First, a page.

Wednesday, July 4, 2012

We had a dream ...


It used to be an old dream: the union of european countries - an europe without wars, a land of peace.
My generation surprisingly had made it: one step after the other, a deeper union of the european countries has been built along the years, and its borders have enlarged. From the initial 6 western countries to the present 27 countries - including ex- communist eastern countries, something few people in 70's and 80's (and even first half of 90's) may have dreamed to see happening during his life. From the free mouvement of goods and people to the eurozone and Schengen space. Decades of prosperity and peace, seventy years after World War II and when the wars in Balkans seem to have been sorted out largely under the influence of EU. 
The dream had become true, and it seemed to be working. Euro seemed a unique success. Peripheral countries, like Portugal, profited handsomely from joining the euro, in part due to low cost of sovereign debt. Debt was easier and peripheral countries did what they were expected to do: to accelerate the social and physical development of their people and land. Thanks god, the stock of infrastructures improved dramatically. 
Until crisis arrived when a sudden and dramatic change in economic climate happened. 
But not only changes in the economic climate. Meanwhile it was not only UE borders that have enlarged. Germany itself has changed: integration of eastern Germany took years and a lot of EU solidarity. Bur the after integration Germany is proving to be a different country with a different power balance and perspective: not only larger, but different. Its geostrategic positioning may be changing: more eastern oriented, less western friendly. New generations of political leaders emerged, with very different personal backgrounds and political culture.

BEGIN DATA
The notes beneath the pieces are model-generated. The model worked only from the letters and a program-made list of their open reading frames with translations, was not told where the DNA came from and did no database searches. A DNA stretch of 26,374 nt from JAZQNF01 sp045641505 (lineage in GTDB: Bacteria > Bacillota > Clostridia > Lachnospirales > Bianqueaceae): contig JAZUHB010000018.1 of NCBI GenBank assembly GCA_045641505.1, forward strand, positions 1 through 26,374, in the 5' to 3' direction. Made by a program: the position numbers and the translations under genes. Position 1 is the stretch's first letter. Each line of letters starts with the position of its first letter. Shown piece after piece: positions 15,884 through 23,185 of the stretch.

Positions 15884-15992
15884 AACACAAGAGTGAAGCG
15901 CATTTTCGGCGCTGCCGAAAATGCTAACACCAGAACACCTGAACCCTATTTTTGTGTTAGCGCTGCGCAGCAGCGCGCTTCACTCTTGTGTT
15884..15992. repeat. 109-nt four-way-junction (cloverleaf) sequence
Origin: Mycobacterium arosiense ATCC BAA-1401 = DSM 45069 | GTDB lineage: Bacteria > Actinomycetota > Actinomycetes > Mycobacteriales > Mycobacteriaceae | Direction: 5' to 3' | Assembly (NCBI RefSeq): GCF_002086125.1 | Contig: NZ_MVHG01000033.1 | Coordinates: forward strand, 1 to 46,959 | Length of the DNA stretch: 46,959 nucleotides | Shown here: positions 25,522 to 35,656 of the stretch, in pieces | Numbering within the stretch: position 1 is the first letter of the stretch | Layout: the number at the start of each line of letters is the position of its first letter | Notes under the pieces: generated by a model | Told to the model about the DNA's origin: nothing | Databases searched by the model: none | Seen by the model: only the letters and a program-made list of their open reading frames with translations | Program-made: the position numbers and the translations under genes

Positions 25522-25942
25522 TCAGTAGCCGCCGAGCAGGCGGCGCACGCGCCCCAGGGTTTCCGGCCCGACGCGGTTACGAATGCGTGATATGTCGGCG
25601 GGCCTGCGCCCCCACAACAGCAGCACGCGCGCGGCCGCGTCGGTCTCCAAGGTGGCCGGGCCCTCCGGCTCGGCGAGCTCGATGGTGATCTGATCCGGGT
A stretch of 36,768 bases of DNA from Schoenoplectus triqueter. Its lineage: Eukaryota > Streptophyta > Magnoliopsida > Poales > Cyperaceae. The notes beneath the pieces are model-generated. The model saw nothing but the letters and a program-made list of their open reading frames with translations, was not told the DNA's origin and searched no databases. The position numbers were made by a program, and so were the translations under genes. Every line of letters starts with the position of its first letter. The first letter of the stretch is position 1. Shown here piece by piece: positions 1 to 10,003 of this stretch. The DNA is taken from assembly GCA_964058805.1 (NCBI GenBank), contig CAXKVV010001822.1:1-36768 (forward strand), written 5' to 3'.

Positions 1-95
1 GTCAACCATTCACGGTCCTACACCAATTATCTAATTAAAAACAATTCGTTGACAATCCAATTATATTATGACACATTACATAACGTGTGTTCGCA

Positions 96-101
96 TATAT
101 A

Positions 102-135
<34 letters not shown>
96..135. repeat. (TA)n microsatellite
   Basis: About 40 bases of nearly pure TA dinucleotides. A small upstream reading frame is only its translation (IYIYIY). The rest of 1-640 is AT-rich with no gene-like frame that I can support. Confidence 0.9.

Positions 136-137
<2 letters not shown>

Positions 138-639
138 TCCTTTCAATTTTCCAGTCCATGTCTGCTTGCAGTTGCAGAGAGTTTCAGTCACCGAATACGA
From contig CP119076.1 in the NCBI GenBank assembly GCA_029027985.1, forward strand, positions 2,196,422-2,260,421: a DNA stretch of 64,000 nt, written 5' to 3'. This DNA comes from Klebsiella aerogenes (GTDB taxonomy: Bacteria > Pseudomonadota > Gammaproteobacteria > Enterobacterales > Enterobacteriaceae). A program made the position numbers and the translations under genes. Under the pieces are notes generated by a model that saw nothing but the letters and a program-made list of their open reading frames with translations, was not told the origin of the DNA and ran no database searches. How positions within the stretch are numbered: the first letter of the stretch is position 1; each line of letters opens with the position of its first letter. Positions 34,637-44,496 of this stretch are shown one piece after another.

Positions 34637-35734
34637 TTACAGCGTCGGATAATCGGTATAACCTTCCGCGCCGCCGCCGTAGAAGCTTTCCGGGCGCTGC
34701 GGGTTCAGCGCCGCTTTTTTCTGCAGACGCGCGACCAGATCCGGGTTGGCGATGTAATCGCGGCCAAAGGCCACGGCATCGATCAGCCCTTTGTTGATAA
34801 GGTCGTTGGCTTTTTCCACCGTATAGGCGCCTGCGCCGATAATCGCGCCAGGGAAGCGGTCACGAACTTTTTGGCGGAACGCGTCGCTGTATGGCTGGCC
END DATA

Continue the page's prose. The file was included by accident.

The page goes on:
Now these are hard times. Problems in the design of euro currency become visible in the present economic and financial environment. The north - south divide may be menacing EU unity, as well as euro - non euro divide. Some countries seem to be considering precautionary measures. May be Germany is or will consider exiting the euro (and EU?). Britain leaders seem to be positioning for the day after. And peripheral countries (including Portugal, Spain, Italy, Ireland and even Greece) may be paying un unfair price for the rigidities of a flawed euro currency, largely driven and leaded by Germany.
Is this the end of the dream?
Yesterday a very grey leader, Durão Barroso, made a unusual strong and emotional speech in European Parliament. A note should be made. This looks like an important moment.  Even NYT made a note of it:
  • Mr. Barroso’s comments broke an atmosphere of optimism and relative calm that had prevailed after the summit meeting at the end of last week